Junior gardeners getting their green thumbs dirty

When Jake Jager was asked why he was interested in gardening, the fifth grader said because it's an economical way of getting fresh fruits and vegetables.

Anderson with students
Showing the different parts of a celery plant, Donna Anderson taught fourth and fifth graders, from left, Jake Jager, Nate Rasmussen, Hannah Rasmussen, Katie Jager and Drew Franklin, a junior master gardening class in Menahga Thursday. (Riham Feshir / Enterprise)

When Jake Jager was asked why he was interested in gardening, the fifth grader said because it's an economical way of getting fresh fruits and vegetables.

"You don't have to pay as much," he said.

Jake was one of five students who participated in the first Menahga junior master gardening class Thursday taught by nutrition educator for the University of Minnesota Extensions Service Donna Anderson.

Anderson has been teaching the course in Sebeka but this is the first year the class is offered in Menahga.

There are five more sessions scheduled, but Anderson plans to hold more sessions as more students show interest in the class.


The goal is to be able to eventually plant outside when space is provided, she said.

In Sebeka, she has a designated area where students learn hands-on gardening techniques. She plans on getting the students of Menahga outside to enhance their gardening skills.

Thursday's class covered basic parts of the plants that fourth and fifth graders needed to learn before beginning the hands-on experience.

Anderson discussed the different shapes veggies and fruits grow into, to teach the aspiring gardeners where and how to plant them.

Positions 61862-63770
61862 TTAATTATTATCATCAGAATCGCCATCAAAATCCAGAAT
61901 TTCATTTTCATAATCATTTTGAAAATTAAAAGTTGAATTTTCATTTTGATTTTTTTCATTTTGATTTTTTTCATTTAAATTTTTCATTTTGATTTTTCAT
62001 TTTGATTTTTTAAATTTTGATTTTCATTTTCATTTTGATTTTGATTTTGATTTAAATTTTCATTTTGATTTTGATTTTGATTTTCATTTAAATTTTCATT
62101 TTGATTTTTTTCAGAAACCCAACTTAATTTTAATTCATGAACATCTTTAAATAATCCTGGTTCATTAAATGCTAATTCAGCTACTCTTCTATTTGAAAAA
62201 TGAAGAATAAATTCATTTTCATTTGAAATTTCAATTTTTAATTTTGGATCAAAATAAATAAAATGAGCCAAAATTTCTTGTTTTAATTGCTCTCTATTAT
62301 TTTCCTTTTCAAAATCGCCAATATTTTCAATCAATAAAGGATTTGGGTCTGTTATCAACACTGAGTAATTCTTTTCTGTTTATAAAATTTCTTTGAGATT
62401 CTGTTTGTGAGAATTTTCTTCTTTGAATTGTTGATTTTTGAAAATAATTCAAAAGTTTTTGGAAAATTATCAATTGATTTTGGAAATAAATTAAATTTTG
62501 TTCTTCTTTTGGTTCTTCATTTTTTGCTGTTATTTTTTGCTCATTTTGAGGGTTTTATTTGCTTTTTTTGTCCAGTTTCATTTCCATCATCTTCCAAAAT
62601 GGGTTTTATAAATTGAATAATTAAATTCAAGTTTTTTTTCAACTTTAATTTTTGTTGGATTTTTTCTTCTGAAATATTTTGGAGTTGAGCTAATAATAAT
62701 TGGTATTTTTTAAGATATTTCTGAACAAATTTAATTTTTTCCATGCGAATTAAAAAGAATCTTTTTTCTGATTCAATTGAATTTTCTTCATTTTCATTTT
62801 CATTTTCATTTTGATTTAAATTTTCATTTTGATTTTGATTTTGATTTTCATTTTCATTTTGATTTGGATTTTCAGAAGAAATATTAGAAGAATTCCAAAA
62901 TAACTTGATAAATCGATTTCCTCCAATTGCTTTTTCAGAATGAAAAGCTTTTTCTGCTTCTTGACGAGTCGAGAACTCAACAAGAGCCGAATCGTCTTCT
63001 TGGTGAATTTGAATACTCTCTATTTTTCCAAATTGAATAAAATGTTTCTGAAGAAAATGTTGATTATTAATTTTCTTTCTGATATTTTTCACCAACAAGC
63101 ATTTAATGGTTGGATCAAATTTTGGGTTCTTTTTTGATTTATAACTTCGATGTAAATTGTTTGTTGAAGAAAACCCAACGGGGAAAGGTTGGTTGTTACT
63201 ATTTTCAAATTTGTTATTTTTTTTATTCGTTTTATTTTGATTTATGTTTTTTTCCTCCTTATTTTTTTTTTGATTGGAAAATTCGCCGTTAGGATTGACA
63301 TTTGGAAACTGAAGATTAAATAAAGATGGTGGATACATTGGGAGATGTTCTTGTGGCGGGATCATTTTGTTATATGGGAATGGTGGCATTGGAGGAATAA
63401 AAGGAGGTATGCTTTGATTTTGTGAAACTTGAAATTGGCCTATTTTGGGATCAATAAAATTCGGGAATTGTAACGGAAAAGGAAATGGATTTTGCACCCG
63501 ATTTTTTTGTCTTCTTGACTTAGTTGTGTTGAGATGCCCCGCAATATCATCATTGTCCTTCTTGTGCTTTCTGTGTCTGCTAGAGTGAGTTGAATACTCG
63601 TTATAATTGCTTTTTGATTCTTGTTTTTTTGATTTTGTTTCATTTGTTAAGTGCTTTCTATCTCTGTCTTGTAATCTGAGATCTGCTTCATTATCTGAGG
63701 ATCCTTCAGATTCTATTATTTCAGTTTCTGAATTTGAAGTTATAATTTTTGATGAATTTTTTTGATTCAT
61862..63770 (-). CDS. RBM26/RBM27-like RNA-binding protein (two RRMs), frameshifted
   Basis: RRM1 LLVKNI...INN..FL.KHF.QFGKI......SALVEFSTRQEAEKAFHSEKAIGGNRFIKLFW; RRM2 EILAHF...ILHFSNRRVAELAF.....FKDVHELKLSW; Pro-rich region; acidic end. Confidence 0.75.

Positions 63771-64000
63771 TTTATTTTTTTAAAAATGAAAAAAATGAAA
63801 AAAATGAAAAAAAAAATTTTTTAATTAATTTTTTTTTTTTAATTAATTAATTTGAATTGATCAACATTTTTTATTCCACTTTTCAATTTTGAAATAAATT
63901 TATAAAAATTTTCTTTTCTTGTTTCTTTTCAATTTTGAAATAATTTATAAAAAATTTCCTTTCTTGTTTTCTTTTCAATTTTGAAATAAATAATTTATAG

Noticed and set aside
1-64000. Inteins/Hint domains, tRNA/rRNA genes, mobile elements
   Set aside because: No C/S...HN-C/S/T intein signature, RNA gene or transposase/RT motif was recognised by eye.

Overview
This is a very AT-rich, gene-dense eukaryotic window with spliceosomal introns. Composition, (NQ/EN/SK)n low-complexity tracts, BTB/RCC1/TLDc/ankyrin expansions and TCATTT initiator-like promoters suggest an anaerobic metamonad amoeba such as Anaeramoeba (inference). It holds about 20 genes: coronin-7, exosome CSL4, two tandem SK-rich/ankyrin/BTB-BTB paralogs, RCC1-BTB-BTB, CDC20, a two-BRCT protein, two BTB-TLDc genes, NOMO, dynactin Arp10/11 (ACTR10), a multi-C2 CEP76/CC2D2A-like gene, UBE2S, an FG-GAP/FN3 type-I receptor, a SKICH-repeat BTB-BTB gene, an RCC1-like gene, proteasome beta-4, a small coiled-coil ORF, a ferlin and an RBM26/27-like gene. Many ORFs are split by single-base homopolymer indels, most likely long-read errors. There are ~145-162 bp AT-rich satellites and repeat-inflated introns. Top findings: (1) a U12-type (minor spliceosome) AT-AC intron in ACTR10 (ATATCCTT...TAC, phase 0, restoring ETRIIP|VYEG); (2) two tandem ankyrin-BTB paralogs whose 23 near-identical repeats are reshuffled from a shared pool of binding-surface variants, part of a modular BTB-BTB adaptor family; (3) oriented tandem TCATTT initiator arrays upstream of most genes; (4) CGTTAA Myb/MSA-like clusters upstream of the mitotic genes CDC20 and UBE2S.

And the students seemed to incorporate lessons they learned in science classes.

For example, they said plants need light, water and oxygen, for the photosynthesis process.

Carrots would fit in small spaces because they grow straight up, students said as the discussed where plants should be planted. While discussing how to plant each vegetable, Anderson pointed out the importance of eating them on a regular basis because they contain vitamins that the body needs.

Anderson said the class will continue to focus on fruits and vegetables, which is why she brought different samples for the students to taste.


"Oh this doesn't taste so bad," said Drew Franklin as he tried sno peas.

By the end of the course, the parents were happy that not only their children learned some gardening techniques, they also ate veggies and fruits for an afternoon snack.

Fourth grade Menahga science teacher and community education assistant director Nicole Weston said the course is intended to teach young students responsibility and caring for things.

Remaining sessions will take place from 3:15 to 5 p.m. in Menahga's fourth grade classroom Thursdays April 2, 9, 16, 30 and May 7. Additional classes will be held if the number of students interested increased. A minimum of four kids is needed to hold each class. For more information, call Anderson at 218-631-7794.

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